San Jose: The Treasure-Laden Ship That Sunk Centuries Ago

Amna Shoaib
Colombia has apparently struck gold with its underwater expeditions.

If claims on Twitter are to be believed, the government of Colombia has finally found San Jose, the Spanish galleon that was carrying gold and silver worth $4 billion to $17 billion, before it was sunk by the British in 1708. President Juan Manuel Santos gleefully took to Twitter to make the announcement, promising more details later.

The ruins, which have been described as the "holy grail of ship wrecks" have caught the imaginations of many, and several futile searches were undertaken to locate it. The ship was carrying gold to the Spanish king to finance the War of Succession. It then joined the ranks of the thousands of galleons that sank off the Colombia coast during the colonial rule.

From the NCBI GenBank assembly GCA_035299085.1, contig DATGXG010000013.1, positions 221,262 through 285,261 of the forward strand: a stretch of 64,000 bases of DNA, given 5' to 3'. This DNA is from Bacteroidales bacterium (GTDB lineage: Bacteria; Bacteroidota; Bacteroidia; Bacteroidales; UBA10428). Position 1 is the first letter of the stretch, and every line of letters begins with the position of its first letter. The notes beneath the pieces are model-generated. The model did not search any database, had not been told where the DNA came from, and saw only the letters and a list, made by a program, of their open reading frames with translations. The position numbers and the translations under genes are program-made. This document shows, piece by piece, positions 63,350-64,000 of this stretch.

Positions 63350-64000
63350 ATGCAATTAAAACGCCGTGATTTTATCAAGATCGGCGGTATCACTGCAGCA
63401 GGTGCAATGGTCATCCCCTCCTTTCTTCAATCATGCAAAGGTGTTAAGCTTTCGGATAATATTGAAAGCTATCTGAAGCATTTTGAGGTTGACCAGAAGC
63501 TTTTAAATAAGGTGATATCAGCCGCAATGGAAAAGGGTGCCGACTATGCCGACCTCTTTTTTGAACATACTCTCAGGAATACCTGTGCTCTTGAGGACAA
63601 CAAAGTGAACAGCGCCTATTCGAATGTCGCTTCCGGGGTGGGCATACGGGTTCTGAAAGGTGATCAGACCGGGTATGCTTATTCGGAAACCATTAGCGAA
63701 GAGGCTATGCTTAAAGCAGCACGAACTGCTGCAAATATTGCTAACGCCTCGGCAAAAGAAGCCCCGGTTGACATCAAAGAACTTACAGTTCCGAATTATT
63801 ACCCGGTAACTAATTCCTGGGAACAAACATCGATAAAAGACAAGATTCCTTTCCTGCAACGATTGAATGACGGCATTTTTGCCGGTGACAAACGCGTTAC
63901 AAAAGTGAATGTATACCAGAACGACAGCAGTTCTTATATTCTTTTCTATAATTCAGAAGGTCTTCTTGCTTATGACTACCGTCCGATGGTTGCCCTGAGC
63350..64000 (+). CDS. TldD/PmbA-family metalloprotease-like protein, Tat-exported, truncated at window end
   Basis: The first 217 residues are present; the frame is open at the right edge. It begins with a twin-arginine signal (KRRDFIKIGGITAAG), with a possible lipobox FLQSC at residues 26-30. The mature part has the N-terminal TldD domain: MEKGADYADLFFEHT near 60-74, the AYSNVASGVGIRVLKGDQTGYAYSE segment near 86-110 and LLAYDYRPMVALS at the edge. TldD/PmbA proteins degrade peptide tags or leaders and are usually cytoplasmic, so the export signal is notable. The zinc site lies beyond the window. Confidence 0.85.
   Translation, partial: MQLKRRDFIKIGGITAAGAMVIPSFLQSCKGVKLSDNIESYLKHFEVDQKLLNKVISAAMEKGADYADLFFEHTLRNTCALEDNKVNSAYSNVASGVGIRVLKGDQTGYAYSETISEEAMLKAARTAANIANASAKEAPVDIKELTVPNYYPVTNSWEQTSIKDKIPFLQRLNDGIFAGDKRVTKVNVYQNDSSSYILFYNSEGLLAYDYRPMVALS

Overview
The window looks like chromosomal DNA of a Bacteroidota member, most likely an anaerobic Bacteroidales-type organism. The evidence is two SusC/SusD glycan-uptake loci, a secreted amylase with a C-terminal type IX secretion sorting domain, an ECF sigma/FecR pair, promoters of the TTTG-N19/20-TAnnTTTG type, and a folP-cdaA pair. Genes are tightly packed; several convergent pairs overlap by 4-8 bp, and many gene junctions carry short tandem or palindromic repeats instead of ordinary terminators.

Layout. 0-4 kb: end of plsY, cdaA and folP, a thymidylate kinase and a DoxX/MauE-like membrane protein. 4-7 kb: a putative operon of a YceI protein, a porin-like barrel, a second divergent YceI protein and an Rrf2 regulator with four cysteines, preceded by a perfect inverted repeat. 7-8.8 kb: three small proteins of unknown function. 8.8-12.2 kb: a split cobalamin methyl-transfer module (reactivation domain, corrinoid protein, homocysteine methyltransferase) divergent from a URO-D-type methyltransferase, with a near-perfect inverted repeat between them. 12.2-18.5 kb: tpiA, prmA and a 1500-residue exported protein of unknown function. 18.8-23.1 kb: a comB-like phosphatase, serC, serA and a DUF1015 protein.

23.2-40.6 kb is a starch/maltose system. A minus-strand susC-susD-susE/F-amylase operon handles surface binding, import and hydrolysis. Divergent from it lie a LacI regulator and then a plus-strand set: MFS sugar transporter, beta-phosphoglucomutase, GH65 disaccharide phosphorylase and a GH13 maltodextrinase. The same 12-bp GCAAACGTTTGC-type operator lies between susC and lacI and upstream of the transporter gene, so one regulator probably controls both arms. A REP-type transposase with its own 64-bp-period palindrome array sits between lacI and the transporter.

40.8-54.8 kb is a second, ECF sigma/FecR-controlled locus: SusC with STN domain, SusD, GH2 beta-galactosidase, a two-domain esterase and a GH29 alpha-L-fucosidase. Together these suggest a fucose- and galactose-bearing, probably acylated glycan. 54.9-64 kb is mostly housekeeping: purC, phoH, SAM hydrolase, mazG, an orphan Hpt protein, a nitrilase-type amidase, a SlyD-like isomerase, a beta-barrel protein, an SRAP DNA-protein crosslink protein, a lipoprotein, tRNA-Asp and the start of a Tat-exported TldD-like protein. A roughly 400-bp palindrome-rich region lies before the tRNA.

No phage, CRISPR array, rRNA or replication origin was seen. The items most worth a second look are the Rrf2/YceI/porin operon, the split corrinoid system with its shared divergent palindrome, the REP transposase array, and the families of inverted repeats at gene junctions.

However, this is not the first time that claims have been made regarding the lost ship. A U.S. salvage company, Sea Search Armada, has insisted since 1981, back when it was in a partnership with the Colombian government, that it has located San Jose. Although a 2011 American court ruled that any treasure found would belong to Colombia, SSA has not backed from its claims.


A summary of SSA's 22+ years of litigation with the Colombian government:

Posted by Sea Search Armada on  Saturday, September 22, 2012